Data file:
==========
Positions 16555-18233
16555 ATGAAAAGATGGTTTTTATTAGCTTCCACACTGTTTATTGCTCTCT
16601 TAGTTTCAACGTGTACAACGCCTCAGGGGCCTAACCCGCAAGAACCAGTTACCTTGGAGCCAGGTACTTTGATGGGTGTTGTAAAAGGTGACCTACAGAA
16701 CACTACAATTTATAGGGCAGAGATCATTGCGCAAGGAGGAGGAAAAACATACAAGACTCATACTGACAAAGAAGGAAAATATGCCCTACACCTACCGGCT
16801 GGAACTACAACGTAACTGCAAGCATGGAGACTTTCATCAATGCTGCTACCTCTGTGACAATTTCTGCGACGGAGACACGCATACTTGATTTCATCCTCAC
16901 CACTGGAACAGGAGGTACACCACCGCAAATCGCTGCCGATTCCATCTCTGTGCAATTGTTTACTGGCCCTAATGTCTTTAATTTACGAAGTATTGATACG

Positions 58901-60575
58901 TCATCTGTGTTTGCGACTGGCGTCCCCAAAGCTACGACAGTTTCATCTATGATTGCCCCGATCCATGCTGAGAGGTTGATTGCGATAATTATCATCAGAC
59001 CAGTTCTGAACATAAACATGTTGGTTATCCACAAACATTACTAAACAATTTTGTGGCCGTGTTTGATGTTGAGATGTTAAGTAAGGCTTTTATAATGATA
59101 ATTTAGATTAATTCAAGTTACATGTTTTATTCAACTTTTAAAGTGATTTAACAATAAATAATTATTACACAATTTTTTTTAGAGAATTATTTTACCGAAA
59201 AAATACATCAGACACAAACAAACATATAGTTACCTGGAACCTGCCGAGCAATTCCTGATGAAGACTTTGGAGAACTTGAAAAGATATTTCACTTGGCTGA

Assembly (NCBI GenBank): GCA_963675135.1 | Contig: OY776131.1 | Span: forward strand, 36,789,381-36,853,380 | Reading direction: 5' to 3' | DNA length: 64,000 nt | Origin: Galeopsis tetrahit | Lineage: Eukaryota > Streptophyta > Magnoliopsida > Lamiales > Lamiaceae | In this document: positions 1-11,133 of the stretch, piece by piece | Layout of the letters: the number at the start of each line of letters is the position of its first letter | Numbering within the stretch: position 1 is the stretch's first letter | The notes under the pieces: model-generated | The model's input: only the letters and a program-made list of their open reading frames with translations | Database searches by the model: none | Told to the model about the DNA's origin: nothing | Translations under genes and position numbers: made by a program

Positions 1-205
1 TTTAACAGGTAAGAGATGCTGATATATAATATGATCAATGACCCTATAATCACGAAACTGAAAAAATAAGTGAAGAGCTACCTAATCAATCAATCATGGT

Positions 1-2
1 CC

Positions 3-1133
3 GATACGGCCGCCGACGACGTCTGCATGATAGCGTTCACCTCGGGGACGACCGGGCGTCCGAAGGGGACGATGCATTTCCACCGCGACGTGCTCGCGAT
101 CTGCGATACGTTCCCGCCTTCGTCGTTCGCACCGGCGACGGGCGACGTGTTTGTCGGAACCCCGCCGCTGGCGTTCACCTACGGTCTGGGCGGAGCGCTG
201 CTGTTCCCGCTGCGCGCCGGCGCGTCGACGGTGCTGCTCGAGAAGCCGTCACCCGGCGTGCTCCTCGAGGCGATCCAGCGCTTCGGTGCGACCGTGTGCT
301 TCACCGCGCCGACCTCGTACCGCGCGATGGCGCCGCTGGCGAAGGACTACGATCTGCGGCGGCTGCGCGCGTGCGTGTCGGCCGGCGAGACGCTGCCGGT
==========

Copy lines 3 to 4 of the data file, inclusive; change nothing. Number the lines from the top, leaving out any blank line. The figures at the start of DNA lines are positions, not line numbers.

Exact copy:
16601 TAGTTTCAACGTGTACAACGCCTCAGGGGCCTAACCCGCAAGAACCAGTTACCTTGGAGCCAGGTACTTTGATGGGTGTTGTAAAAGGTGACCTACAGAA
16701 CACTACAATTTATAGGGCAGAGATCATTGCGCAAGGAGGAGGAAAAACATACAAGACTCATACTGACAAAGAAGGAAAATATGCCCTACACCTACCGGCT